Braille is a key tool for literacy and I think it’s really important to remember that. Audio skills are fantastic and they have their own role to play in being able to listen to things read to you, that’s your choice whether that’s for reading for leisure or through using a screen reader. But I also think that literacy needs to be taught at a different level and being able to read either in print or in braille is a totally different skill.

Reading in braille, she says, for example, gives you pointers on and the correct use of punctuation which is not always spoken through screen readers unless you specifically set that.

“I think we really need to see that it is so important for people to be able to have that literacy skill as well as the audio skill,” she adds.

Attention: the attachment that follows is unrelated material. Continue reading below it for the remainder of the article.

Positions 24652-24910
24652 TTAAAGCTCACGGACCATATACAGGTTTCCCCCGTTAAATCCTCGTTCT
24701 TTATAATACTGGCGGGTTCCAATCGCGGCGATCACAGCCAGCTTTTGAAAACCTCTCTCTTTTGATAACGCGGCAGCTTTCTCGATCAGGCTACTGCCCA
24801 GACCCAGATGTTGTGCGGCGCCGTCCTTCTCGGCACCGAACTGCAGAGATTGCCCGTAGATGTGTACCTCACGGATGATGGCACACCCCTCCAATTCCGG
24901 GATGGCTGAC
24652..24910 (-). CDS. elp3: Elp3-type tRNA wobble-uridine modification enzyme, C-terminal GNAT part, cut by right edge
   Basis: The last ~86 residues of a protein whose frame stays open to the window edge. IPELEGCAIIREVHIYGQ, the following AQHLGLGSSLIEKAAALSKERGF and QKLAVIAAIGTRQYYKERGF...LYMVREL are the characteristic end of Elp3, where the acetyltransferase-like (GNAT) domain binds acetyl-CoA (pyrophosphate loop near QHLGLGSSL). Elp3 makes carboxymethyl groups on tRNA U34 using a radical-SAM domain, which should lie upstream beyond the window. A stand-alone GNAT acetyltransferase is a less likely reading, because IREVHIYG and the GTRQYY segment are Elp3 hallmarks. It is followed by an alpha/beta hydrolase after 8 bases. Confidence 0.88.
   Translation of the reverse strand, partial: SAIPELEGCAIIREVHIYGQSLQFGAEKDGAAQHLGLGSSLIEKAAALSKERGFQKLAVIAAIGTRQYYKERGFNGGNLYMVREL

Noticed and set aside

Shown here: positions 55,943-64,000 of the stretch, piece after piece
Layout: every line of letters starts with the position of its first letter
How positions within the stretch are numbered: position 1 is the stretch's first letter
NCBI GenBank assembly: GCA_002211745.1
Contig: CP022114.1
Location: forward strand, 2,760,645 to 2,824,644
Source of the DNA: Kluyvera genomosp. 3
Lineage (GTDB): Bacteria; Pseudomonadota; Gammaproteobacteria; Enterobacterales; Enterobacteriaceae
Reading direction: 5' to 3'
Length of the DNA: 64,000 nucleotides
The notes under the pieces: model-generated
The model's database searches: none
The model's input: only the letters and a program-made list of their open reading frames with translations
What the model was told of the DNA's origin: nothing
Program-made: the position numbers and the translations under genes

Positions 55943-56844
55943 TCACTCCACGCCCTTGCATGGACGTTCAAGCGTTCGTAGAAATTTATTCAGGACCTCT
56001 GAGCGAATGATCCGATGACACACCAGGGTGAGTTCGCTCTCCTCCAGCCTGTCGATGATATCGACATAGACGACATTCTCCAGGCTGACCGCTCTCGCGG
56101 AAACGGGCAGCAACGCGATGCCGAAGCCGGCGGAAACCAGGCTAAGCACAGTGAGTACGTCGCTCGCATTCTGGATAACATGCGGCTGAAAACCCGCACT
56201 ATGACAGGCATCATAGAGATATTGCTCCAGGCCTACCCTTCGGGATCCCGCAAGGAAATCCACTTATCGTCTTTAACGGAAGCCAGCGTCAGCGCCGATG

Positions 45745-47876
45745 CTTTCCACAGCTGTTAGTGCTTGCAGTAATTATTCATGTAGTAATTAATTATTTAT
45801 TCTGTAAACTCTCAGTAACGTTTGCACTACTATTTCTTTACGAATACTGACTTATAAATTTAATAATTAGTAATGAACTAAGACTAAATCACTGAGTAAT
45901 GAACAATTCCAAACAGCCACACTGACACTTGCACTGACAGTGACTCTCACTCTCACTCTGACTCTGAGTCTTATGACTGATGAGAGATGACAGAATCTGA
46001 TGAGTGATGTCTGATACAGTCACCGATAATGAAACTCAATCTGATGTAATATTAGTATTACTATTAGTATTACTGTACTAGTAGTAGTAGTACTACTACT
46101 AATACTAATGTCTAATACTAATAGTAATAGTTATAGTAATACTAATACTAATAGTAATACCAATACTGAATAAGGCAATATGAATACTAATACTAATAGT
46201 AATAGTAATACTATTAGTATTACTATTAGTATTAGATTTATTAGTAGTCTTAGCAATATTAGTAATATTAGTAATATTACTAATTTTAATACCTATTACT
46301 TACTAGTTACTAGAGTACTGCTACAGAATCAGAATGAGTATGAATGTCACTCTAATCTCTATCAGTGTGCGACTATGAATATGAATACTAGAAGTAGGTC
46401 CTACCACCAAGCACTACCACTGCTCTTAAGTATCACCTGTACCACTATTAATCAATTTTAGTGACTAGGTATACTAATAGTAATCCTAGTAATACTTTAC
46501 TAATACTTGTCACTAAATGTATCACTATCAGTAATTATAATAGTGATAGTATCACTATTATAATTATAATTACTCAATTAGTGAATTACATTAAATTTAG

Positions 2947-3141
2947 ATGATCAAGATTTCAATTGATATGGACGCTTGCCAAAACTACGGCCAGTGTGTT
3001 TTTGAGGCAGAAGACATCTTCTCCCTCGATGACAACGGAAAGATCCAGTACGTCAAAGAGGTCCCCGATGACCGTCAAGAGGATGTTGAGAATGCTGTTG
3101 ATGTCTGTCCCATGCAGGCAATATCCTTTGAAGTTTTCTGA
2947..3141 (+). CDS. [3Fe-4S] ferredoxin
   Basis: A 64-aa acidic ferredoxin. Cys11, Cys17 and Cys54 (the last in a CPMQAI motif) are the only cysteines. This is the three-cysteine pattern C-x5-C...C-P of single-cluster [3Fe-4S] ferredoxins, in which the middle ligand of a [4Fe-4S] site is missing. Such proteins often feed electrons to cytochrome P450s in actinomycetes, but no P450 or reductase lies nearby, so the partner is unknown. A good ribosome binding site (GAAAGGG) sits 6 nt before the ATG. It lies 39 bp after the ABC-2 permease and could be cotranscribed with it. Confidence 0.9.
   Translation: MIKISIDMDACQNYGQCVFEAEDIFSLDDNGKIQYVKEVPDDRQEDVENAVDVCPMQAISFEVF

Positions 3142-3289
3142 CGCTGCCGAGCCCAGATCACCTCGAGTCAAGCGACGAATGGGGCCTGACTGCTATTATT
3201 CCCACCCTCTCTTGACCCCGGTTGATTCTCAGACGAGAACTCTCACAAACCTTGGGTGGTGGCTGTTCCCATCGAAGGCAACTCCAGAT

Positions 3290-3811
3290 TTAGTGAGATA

Connect Radio presenter Steven Scott agrees. He adds: “I have felt since my sight has got worse that my understanding of English has almost gone out the window, I prided myself on spelling, I prided myself on the ability to write without ever having to use a spell checker. I can’t do that now. I have to write at the bottom of my emails – sent using a screen reader, apologies for any errors – that’s not good enough.

For him, the new braille reader, although affordable, may be a little too late. He adds: “And that’s my worry about braille, not that people don’t want to use it, not that people don’t have an interest in, it but because the cost of technology has been so high for so long that it’s pushed people away from using it and now we’re in a position of those who want to, like me, can’t get the classes, can’t find the resources and that’s not good enough because braille is important.”

Steven adds: We have the technology, it’s now affordable, now we need the resources or braille doesn’t have a bright future.”

Reader offer

As a perk of being a member of RNIB Connect, you can purchase the Orbit Reader 20 at the discounted price of £399, excluding VAT. Call the Helpline on 0303 123 9999 to place your order.

This article originally appeared in the Winter 2019 edition of Connect Magazine.